By Kate Mazza, Julia Mulry, and Regina McCormick
Semiotic aspects of a commercial focus on the symbolism and intentions for interpretation. In the Downy fabric softener commercial, advertisers played on the idea of sex appeal to convey the nature of their product. As the commercial commences, it shows what is perceived to be an intimate moment between two people. However, rather than remaining unclothed, the two begin to clothe each other. This unpredicted action captures the viewer’s attention, wondering what exactly the point is they are trying to prove. Playing in the background is Ella Eyre’s latest hit “We Don’t Have to Take Our Clothes Off.” This song is a huge semiotic factor, as it highlights the idea of a night with clothes on still being fun and sexy. That is the message this commercial is trying to convey, emphasizing Downy’s fabric softener as the key to this. As the two in the commercial get more and more passionate, they continue to clothe themselves even more, appreciating each article of clothing. This brings distinct attention to the clothing, intriguing the reader on what about the clothing is the focal point. The final semiotic aspect of this commercial lies within the closing scene, where the lines read “A feeling so soft, you’ll want to rip your clothes on.” This witty and comprehensive ending allows the reader to see the parallel of sex appeal and equate the luxury of the fabric softener to that same feeling.
The psychoanalysis of Downy’s “Rip your clothes on” commercial is very ironic. The commercial begins with a bare female stomach and what appears to be an intimate moment between a couple. This beginning initially catches viewers attention, and most psychoanalysts might say that it creates subconscious sexual arousal; however, as the ad continues it appears that the couple is acting in an intimate way, while continuing to clothe each other. It keeps viewers/consumers interested and coincides with the idea that “sex sells”. However, instead of just playing on the idea of sex, Downy plays with the feelings of intimacy and warmth. The ad catches consumers attention with a sexiness, playful mood then quickly turns to a intimate and caring mood which leaves viewers heart-warmed or maybe even sexually aroused. Along with the similar idea behind Ella Eyre’s cover “We Don’t Have To Take Our Clothes Off”, the ad gives the idea that getting dressed may be as provocative and sexy as getting undressed as long as consumers’ clothes are “Downy-Fresh”.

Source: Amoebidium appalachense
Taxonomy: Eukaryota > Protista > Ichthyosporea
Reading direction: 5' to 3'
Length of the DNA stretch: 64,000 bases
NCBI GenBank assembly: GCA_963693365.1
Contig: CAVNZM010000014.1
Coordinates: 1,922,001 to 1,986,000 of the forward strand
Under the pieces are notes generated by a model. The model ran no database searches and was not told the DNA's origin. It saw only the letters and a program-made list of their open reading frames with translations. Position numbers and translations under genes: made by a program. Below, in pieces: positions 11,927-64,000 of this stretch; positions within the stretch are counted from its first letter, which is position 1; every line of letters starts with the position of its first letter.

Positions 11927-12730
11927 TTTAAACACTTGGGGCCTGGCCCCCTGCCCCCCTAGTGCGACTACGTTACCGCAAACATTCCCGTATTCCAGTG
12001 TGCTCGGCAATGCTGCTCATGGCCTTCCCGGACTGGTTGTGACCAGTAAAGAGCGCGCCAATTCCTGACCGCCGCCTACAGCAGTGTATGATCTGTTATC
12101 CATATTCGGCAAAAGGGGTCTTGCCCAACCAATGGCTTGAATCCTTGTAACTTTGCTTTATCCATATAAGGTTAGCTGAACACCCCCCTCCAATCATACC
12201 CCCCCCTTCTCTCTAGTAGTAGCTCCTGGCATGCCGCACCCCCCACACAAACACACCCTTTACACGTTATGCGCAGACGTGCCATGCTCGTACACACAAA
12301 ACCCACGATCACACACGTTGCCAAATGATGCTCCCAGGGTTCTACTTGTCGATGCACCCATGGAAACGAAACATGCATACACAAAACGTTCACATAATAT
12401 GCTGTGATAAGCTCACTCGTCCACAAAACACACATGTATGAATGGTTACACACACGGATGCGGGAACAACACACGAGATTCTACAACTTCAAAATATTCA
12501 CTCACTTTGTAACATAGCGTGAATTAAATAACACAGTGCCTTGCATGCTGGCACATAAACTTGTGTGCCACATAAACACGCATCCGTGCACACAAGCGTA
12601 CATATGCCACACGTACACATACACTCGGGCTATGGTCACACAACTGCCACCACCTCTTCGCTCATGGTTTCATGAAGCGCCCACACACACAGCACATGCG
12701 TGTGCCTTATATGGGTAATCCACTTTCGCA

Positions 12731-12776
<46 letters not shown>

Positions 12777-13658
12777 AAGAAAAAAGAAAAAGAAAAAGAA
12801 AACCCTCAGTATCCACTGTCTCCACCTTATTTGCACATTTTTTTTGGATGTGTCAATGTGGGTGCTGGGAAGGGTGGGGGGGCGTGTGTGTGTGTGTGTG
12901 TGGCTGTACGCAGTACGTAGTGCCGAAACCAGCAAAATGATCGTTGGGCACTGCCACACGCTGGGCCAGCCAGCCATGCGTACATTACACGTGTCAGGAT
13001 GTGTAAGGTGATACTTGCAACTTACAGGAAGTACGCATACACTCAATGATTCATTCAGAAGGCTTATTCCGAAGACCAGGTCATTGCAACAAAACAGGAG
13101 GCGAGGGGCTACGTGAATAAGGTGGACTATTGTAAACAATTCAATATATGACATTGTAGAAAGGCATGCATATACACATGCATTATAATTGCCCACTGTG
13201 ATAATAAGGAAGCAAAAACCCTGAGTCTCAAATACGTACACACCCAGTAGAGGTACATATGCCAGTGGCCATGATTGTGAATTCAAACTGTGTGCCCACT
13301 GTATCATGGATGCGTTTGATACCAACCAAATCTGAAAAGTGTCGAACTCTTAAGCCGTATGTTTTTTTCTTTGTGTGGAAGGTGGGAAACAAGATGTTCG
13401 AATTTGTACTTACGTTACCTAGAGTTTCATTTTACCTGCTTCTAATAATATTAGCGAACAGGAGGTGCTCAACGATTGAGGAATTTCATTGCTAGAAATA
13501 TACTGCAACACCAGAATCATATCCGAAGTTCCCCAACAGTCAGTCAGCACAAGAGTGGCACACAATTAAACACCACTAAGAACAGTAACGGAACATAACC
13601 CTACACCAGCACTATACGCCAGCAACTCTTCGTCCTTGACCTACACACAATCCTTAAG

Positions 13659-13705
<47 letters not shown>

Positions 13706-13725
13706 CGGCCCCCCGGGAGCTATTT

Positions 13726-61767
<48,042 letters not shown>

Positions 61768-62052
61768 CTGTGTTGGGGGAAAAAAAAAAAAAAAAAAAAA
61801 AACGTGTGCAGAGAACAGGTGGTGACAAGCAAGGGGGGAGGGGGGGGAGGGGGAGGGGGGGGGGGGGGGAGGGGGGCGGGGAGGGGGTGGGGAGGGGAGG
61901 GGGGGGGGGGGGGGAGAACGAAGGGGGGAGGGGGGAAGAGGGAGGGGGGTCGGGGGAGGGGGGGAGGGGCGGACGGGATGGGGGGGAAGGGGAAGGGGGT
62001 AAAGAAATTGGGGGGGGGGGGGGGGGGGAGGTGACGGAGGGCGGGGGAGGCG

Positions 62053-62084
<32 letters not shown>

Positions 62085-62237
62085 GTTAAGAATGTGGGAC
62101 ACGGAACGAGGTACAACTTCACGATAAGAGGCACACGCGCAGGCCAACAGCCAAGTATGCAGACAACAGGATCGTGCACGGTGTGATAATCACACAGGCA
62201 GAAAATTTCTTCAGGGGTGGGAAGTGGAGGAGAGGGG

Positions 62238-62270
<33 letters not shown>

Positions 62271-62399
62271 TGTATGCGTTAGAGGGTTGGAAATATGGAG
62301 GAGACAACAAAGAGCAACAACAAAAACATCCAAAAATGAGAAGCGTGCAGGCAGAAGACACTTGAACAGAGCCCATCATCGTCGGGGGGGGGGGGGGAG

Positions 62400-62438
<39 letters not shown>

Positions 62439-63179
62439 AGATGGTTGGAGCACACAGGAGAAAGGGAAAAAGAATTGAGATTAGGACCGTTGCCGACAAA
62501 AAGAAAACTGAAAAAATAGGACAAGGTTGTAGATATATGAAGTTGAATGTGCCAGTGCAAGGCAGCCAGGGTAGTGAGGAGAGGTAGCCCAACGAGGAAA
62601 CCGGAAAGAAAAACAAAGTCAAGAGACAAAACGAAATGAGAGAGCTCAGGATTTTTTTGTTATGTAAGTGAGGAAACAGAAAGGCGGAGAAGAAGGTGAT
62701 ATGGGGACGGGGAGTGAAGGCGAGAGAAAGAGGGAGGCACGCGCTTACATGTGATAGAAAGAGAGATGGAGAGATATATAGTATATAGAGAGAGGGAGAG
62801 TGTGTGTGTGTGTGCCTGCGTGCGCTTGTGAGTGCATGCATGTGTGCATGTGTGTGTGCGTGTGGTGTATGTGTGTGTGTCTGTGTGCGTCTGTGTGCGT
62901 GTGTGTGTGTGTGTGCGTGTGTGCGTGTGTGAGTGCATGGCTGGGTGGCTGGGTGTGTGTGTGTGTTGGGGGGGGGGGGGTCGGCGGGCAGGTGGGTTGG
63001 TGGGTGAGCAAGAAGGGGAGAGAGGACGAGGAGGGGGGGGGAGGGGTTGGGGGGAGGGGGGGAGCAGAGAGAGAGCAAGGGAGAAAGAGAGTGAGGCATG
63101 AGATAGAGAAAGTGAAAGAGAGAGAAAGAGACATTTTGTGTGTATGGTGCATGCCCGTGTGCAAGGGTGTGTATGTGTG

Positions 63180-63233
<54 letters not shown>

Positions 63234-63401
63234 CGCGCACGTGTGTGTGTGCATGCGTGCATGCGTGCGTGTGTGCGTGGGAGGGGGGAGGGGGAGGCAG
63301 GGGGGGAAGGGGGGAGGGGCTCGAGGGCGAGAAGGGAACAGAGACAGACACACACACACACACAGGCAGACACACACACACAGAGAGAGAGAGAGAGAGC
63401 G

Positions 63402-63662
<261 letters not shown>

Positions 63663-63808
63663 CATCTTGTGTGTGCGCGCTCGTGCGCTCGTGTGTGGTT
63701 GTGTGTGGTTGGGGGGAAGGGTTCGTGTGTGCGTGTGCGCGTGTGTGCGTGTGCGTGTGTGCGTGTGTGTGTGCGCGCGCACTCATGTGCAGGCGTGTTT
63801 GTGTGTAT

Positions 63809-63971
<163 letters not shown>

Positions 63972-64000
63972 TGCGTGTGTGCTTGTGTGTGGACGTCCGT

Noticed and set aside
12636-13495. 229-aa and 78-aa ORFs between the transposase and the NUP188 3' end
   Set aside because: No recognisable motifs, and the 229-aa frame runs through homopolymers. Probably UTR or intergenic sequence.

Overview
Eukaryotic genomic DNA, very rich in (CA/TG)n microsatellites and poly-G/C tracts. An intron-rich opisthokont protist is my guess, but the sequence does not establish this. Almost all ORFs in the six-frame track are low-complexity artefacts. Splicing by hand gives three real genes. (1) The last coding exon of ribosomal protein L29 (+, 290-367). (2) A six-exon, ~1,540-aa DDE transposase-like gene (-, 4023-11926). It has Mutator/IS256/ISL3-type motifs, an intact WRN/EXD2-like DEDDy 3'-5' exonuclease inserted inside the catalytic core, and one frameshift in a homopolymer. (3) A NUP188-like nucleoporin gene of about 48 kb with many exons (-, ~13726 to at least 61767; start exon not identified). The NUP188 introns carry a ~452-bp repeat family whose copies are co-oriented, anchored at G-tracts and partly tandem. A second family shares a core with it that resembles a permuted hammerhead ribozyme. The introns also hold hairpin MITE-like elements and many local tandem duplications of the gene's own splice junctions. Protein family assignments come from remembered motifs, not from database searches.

Downy is a brand name fabric softener produced by Procter & Gamble. It entered the U.S. in 1960 and went nationwide in 1961. It started to sell in the Philippines, Malaysia, Indonesia, Singapore, Thailand, Vietnam, South Korea, Egypt, Kenya and Latin America. Downy is known for their fabric softener and detergent. Downy’s line of products has grown and grown to include candles, air freshener, pluggable scented oils and fabric conditioners. Downy protects clothes against stretching, fading, and fuzz. In 1961, Downy introduced a liquid fabric softener that was 2x as concentrated as the competition. In 1987, Downy dryer sheets moved the brand beyond just the fabric softener, allowing clothes to smell fresh and feel soft. In 2011, Downy launched ‘unstoppable‘, which is a wash scent booster in a black bottle that gives the laundry room a luxury and long lasting fragrance. In 2012, Downy infusions infused fabrics with touch-activated fragrances. In 2015, Downy came up with the idea of ‘deodorant for clothes’ which protects odor by infusing fabrics with motion activated fresheners. Downy’s known activating softener has proven to be effective in protecting fabrics from the general damage of daily/regular washing and drying, which promoted Downy as a fabric conditioner. Downy’s cover on the bottle changes throughout the products. The fabric softener displays many different printed images on the bottles. The fabric softener is a little girl under a blanket, and the infusions is a design of a flower to represent the type of smell it is going to give off. Downy’s freshness and power is clearly exhibited in this playful ad.